Ding dong, the plugin’s dead!
You can understand this, because for years these plugins have been responsible for vulnerability on top of vulnerability. Their combination of web-facing access and native code execution means that you have maximum exposure and maximum risk concentrated in one place on the machine.
Browser manufacturers have recognised this risk in their own code, and have made great strides in improving security. Plus, you can always switch browsers if you feel one is more secure than another.
Attackers can rely on Flash and Java.
An attacker can pretty much assume that their target is running Flash from Adobe, and Java from Oracle. [Microsoft used to have a competing Java implementation, but Oracle sued it out of existence.]
Bugs in those implementations are widely published, and not widely patched, whether or not patches are available.
Users don’t upgrade applications (plugins included) as often or as willingly as they update their operating system. So, while your browser may be updated with the operating system, or automatically self-update, it’s likely most users are running a version of Java and/or Flash that’s several versions behind.
Applications never die, they just lose their support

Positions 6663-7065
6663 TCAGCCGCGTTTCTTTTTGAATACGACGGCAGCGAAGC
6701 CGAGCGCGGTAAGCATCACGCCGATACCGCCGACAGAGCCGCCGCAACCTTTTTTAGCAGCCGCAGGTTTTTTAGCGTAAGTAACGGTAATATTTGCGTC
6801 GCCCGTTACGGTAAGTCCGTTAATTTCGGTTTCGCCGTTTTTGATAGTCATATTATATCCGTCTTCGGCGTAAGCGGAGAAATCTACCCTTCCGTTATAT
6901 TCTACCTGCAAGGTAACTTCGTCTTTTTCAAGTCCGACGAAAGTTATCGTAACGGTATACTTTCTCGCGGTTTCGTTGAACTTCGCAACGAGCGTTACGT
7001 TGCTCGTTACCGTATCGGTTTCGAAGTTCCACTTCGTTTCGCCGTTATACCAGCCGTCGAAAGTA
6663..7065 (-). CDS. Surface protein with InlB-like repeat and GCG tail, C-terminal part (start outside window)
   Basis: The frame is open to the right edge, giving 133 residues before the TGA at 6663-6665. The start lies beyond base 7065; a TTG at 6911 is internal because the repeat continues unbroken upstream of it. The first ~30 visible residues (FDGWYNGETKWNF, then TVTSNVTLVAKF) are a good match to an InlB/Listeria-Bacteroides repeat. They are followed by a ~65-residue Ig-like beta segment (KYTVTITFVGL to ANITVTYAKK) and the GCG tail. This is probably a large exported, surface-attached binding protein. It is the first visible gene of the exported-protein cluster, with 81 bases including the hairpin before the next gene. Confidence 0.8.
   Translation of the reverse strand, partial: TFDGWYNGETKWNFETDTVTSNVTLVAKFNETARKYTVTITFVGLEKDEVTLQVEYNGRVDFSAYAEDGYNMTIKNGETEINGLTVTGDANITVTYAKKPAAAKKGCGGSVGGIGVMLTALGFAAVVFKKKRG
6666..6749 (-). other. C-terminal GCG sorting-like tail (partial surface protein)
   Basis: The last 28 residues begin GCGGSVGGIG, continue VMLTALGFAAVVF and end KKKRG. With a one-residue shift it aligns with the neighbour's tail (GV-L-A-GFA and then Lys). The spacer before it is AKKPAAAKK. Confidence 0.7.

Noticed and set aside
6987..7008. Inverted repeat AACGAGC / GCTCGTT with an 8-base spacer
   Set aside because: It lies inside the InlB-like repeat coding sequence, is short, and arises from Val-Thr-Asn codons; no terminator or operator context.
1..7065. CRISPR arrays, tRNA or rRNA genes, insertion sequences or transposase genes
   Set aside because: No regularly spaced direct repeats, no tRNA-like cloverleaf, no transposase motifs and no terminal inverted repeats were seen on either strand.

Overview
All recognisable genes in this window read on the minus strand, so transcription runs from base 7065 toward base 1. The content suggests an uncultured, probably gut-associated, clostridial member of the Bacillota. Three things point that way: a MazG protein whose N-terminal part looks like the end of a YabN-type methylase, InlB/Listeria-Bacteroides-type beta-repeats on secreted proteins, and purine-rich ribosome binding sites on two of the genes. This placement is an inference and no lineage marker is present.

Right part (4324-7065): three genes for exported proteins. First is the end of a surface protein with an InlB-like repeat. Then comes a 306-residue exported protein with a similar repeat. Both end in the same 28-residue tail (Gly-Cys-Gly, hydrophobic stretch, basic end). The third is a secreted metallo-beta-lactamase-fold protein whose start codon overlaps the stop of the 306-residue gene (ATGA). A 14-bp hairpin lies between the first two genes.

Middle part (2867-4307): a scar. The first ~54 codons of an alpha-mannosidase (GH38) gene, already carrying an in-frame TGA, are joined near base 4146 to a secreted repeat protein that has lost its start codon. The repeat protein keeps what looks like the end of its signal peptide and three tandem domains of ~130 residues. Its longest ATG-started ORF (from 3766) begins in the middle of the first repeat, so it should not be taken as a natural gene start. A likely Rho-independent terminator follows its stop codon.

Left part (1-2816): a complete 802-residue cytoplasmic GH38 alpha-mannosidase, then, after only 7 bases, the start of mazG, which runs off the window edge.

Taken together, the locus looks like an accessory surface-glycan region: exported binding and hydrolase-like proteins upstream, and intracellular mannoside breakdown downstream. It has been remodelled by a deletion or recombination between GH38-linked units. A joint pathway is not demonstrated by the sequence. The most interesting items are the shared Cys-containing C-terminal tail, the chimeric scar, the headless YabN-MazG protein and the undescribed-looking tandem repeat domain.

As you can imagine, the declaration by Oracle that Java plugin support will be removed is a step forward in recognising the changing landscape of browser security, but it’s not an indication that this is an area in which security professionals can relax.
Just the opposite.
With the deprecation of plugin support comes the following:
- Known bugs – without fixes. Ever.
- No availability of tools to manage old versions.
- No tools to protect vulnerable plugins.
- Users desperately finding more baroque (and unsecurable) ways to keep their older setups together to continue to use applications which should have been replaced, but never were.
It’s not like Oracle are going to reach into every machine and uninstall / turn off plugin support. Even if they had the technical means to do so, such an act would be a completely inappropriate act.
There will be zombies
So, what we’re left with, whenever a company deprecates a product, application or framework, is a group of machines – zombies, if you will – that are operated by people who do not heed the call to cull, and which are going to remain active and vulnerable until such time as someone renders those walking-dead components finally lifeless.
If you’re managing an enterprise from a security perspective, you should follow up every deprecation announcement with a project to decide the impact and schedule the actual death and dismemberment of the component being killed off.
Then you can celebrate!
Assuming, of course, that you followed through successfully on your plan.
Until then, watch out for the zombies.
The Browsing Dead.